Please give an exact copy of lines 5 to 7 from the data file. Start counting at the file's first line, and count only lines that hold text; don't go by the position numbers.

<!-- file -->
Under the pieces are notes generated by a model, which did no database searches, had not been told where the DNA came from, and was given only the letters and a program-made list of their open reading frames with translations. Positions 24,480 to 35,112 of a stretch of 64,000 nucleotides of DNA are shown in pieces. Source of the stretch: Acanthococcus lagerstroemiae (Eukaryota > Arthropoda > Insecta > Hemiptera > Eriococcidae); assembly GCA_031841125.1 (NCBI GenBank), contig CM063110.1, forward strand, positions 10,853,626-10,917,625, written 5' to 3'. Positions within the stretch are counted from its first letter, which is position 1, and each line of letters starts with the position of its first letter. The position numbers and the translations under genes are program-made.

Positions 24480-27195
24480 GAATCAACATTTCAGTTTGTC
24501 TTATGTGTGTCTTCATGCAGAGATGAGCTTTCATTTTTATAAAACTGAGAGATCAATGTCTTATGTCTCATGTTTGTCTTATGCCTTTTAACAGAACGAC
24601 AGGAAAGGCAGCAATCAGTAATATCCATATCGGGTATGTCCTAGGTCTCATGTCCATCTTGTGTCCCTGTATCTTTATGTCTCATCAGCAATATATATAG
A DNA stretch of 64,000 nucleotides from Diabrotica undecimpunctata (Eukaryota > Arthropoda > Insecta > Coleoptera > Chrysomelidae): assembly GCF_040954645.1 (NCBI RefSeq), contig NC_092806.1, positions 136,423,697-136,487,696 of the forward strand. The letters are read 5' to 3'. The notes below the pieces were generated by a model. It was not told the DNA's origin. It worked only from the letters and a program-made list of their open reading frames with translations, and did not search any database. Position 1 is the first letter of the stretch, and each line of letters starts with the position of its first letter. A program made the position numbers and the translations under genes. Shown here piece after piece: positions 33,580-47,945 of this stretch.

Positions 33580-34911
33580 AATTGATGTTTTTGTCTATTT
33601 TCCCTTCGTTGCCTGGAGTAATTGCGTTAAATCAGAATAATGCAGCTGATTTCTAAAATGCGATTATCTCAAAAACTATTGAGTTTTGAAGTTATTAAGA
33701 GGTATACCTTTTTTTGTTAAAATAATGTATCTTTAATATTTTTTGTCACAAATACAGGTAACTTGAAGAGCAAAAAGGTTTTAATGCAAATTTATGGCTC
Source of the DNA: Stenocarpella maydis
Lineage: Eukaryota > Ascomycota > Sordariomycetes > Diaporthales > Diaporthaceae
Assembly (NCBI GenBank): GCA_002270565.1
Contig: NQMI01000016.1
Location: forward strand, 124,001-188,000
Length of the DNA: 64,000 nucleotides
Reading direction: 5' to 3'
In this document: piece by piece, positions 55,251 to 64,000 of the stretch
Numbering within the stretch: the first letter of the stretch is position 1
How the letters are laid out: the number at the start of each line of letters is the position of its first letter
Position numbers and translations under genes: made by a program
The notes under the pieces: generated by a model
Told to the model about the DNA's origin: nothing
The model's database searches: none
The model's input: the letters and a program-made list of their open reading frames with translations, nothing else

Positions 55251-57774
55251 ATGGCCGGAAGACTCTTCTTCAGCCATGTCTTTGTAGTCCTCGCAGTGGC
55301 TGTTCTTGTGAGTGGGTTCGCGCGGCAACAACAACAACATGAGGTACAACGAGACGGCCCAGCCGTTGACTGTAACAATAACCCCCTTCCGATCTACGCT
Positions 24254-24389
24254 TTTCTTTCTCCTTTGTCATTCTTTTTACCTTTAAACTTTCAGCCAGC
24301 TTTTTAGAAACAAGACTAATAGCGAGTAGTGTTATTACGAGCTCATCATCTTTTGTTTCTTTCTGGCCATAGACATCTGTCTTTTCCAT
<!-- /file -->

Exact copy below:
24601 AGGAAAGGCAGCAATCAGTAATATCCATATCGGGTATGTCCTAGGTCTCATGTCCATCTTGTGTCCCTGTATCTTTATGTCTCATCAGCAATATATATAG
A DNA stretch of 64,000 nucleotides from Diabrotica undecimpunctata (Eukaryota > Arthropoda > Insecta > Coleoptera > Chrysomelidae): assembly GCF_040954645.1 (NCBI RefSeq), contig NC_092806.1, positions 136,423,697-136,487,696 of the forward strand. The letters are read 5' to 3'. The notes below the pieces were generated by a model. It was not told the DNA's origin. It worked only from the letters and a program-made list of their open reading frames with translations, and did not search any database. Position 1 is the first letter of the stretch, and each line of letters starts with the position of its first letter. A program made the position numbers and the translations under genes. Shown here piece after piece: positions 33,580-47,945 of this stretch.

Positions 33580-34911